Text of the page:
OverintheMeadow4Why I like this book: This was one of my favorites to read aloud when the kids were very young, and one they learned by heart quite easily. This rhyme has been rewritten and illustrated numerous times since, with the same or with a completely different cast of characters. Some of my faves: Ezra Jack Keats, David A. Carter, Louise Voce, Jane Cabrera, and Paul Galdone.

OitM5.jpgResources/Activities: Make lists of animals and/or insects and identify some of their regular activities; Discuss where we find meadows; visit a meadow.

OitMfinalspread7.jpgFor more Perfect Picture Book picks with teacher/parent resources, check out the list on Susanna Hill’s blog HERE.

OverInTheMeadowhalftitle2*giveaway contest rules: find an animal that is present in all four of the classics in the series of picture books, starting with Rosie’s Walk. Mention your guess in the comment section after the fourth book is featured on April 8th.

PPBF: The Hare and the Tortoise

Another classic picture book in the *giveaway series to celebrate my 4th blogiversary.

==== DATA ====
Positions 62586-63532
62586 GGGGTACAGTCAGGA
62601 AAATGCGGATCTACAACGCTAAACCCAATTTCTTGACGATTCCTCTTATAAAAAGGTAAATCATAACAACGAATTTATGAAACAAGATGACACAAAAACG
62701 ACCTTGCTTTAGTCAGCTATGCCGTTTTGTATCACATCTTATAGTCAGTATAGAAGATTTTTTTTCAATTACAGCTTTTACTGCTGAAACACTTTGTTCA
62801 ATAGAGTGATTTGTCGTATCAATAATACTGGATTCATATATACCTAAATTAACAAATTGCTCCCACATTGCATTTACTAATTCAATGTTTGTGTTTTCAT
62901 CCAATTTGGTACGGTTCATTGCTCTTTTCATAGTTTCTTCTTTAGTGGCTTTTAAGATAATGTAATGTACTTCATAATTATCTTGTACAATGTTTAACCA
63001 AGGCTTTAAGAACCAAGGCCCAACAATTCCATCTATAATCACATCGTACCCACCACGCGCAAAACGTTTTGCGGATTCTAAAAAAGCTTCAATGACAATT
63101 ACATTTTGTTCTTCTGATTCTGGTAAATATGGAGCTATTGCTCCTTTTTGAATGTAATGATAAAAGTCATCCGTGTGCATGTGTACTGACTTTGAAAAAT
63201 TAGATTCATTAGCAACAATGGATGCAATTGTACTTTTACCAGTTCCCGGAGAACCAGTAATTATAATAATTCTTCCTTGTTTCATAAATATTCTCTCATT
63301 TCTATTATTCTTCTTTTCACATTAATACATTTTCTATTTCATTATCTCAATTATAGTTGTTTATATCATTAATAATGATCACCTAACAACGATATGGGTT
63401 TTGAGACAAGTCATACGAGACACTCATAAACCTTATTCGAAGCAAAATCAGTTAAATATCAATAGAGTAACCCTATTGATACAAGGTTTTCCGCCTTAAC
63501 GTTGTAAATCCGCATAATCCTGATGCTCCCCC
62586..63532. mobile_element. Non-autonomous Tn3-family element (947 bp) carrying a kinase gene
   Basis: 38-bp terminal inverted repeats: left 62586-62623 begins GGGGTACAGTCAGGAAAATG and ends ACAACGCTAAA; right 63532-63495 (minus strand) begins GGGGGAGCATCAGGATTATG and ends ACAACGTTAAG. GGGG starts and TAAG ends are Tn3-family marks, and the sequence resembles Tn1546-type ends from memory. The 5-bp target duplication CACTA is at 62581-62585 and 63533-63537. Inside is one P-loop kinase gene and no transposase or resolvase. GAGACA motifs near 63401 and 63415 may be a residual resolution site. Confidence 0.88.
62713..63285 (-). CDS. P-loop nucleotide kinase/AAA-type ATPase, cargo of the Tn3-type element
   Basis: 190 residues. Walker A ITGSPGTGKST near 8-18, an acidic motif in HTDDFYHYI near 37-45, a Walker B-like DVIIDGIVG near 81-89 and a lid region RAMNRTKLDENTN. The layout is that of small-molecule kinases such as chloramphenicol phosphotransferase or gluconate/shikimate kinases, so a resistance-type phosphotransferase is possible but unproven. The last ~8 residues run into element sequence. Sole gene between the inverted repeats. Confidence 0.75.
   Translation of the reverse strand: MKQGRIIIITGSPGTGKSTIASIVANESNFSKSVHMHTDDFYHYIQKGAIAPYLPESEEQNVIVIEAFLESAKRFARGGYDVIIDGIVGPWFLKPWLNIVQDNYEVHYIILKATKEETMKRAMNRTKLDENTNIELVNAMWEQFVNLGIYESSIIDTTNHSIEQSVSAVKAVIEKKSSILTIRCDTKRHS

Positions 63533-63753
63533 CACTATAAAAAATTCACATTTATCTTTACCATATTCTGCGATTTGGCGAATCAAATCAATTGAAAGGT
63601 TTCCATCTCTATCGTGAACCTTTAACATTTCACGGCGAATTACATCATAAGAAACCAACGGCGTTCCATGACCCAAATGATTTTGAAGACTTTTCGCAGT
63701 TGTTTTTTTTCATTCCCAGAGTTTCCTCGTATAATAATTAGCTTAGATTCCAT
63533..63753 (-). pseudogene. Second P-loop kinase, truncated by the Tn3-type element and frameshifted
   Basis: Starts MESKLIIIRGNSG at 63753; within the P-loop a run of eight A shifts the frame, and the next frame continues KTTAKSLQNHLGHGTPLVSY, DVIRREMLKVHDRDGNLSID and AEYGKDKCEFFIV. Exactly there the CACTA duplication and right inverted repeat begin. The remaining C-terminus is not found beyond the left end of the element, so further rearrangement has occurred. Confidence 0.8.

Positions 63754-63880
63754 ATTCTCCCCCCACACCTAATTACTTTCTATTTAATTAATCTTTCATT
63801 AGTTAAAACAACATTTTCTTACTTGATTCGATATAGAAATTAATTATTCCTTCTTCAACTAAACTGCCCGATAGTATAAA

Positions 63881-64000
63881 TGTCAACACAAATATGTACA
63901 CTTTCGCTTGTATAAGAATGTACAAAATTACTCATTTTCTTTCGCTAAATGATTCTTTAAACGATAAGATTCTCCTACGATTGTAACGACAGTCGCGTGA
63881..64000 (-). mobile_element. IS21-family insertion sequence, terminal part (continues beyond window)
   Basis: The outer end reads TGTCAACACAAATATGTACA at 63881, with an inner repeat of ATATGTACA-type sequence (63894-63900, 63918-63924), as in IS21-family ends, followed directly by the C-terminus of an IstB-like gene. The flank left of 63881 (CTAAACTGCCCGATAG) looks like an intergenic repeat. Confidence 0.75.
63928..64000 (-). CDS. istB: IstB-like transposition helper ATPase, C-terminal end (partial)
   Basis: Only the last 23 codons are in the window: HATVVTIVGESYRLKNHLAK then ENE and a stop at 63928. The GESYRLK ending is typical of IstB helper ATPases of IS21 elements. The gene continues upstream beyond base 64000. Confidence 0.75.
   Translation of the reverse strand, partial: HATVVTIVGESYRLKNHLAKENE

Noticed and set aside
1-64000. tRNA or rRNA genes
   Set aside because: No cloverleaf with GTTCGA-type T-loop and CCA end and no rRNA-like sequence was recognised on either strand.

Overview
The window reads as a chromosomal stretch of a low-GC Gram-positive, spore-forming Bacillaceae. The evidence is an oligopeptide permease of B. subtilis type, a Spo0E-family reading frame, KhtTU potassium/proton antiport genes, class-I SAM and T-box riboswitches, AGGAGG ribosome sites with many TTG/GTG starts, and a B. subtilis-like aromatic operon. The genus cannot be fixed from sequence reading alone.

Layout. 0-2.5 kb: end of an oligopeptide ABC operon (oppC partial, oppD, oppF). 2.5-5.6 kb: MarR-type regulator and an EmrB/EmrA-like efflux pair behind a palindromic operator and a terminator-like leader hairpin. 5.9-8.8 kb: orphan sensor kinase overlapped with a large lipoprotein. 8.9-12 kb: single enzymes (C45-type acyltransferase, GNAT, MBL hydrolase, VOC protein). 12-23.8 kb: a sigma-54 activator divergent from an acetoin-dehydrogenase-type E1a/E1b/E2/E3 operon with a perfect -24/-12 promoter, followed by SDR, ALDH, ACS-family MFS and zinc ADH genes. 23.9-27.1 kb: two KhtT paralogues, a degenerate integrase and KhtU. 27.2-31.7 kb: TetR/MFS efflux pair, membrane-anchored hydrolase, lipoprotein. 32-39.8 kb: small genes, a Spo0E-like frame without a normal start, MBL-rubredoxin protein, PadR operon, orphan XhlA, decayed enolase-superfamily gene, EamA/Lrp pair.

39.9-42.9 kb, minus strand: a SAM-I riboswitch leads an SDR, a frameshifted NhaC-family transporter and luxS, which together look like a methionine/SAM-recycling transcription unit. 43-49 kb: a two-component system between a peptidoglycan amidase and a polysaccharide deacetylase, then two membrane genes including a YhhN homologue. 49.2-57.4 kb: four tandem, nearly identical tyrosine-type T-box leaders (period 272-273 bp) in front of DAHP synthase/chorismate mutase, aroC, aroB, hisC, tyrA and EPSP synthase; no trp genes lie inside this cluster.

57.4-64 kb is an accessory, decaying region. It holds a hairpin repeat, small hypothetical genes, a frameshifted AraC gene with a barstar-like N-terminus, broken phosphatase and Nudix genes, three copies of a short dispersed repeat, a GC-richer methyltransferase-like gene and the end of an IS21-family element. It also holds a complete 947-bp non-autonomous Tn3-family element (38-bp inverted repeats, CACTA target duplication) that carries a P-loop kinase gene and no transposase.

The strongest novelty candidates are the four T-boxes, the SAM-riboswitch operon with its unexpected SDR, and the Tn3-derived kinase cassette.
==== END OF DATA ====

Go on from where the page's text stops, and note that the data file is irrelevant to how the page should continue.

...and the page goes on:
H&TCoverIllustrator: Brian Wildsmith
Publisher: Oxford University Press, 1966
Ages: 3-7
Themes: hares, tortoises, fables
Opening: A hare and a tortoise were having an argument. The Hare, who could run very fast, thought he was much more clever than the tortoise, who could only move slowly and had to carry his house around on his back.

H&Ta.jpgSummary: (from goodreads) The race is on–the race, quick as lightning, against the tortoise, who not only moves slowly but carries his entire house on his back. Off they go. In a flash, the hare is yards away, flying over the grass. The tortoise has barely moved. Does he have any chance of winning?

H&T1.jpgI like this book because: not only is it a favorite fable, but it’s a stunner, then and now!

H&T3Resources/activities: research the intelligence of animals, as perceived in the past in comparison to now; what differences are there? Does one life skill trump another?

H&T4.jpgFor existing PPBF selections including resources and activities, go to Susanna Hill’s blog: HERE

*giveaway contest rules: find an animal that is present in all four of the classics in the series of picture books, starting with last week’s recommendation: Rosie’s Walk. Mention your guess in the comment section after the fourth book is featured on April 8th.